Teaching at Girls Make Games

This summer, I had the honor of being a camp counselor at Girls Make Games Boston. Over the span of 3 weeks, I taught girls ages 8-15 programming in Unity and helped a team of 5 girls develop a game. It was an awesome experience, and I hope to be a counselor again in the future.


Everyday at Camp

Girls Make Games helps girls learn about game development and grow their passion for games by playing games with new friends. Every day, we'd start the morning off by "doing research" and playing a bunch of games together. From Unraveled to Super Smash Bros Ultimate, the competition was strong and everyone was always laughing. The girls' particularly favorite game was Jack Box: Murder Trivia Party.

After playing games together, we would teach them about different parts of game development like what programming is and the basics, level design basics, and how audio design can change the feel of a game. We were also able to get a bunch of industry professionals as guest speakers to answer all of the girls' questions and to further teach them about different parts of games.

When we finished the lessons, we would break into the teams and the girls would work on their own games. I helped them throughout the development process--from brainstorming to pitching the game--sometimes needing to teach them about scope, but mostly focusing their excitement and creating a finished game.


Teaching the Girls

It was fun but hard teaching the girls. I didn't realize how much I learned about game development throughout my college experience. I learned a lot in my classes, especially about the development process and how to be a good teammate. Going to a game school, I hear people talking all the time about all types of games and all different aspects and approaches to development, learning all of the terminology along the way. Teaching the girls helped me realized how far I've come from admiring games to actually making them.

I loved seeing all of the girls' passion and enthusiasm throughout camp. They were constantly coming up with tons of crazy game ideas, wanting to include everything into their game. It was really hard teaching them about scope and cuts without ruining their enthusiasm. Luckily as the small things began to come together, like putting their art in and moving around the level, their passion overtook any disappointment about scope and they jumped back into working on the game.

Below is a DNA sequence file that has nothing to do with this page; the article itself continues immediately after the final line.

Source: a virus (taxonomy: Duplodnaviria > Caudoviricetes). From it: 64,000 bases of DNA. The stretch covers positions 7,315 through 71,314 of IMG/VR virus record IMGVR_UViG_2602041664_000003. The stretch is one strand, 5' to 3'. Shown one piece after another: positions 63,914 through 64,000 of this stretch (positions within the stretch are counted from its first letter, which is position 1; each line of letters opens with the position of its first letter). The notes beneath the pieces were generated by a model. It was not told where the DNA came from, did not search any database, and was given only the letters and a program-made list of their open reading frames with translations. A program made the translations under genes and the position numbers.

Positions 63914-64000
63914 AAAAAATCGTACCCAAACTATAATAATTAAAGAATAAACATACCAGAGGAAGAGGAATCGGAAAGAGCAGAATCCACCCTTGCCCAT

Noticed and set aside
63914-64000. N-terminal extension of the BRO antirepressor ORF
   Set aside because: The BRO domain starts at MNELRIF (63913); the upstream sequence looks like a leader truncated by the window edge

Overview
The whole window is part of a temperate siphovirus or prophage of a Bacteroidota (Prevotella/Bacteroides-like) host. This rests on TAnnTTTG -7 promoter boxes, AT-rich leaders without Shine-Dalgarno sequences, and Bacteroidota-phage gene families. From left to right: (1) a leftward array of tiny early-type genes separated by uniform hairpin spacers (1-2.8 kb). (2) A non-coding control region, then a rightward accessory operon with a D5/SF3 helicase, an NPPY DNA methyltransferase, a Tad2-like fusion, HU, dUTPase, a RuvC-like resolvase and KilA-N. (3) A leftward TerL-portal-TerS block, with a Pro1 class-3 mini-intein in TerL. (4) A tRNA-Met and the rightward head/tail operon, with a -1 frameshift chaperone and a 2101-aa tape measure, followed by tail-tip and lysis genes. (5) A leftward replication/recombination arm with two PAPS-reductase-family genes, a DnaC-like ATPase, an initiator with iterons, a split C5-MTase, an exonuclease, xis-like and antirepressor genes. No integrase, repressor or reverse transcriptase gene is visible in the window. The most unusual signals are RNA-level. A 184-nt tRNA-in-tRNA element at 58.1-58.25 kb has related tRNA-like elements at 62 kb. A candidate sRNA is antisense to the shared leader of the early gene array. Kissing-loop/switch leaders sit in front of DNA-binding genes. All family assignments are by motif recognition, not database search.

Final Game

The girls were very excited by my introductory fact that I own an axolotl and decided to make a game about one called Axolotl Adventure. The game is about an axolotl that is captured, put into a fish tank as a pet, and tries to escape and find his way back home. The girls designed the whole game, made most of the art themselves, programmed the game, and pitched their game to their parents, showing off all their hard work. While my team didn't make it to the big Girls Make Games Demo day, I'm really proud of everything they learned and for making their first game.

Overall, it was a very fun and rewarding experience working with the girls. I didn't know about game development until I was a junior in high school and was one of the few girls in my year when at was at the Champlain College Game Studio. Being able to help the girls learn and get excited about games was my favorite part of camp and I would love to be able to work at Girls Make Games again!


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Claire Yeash

Game Designer and UX Researcher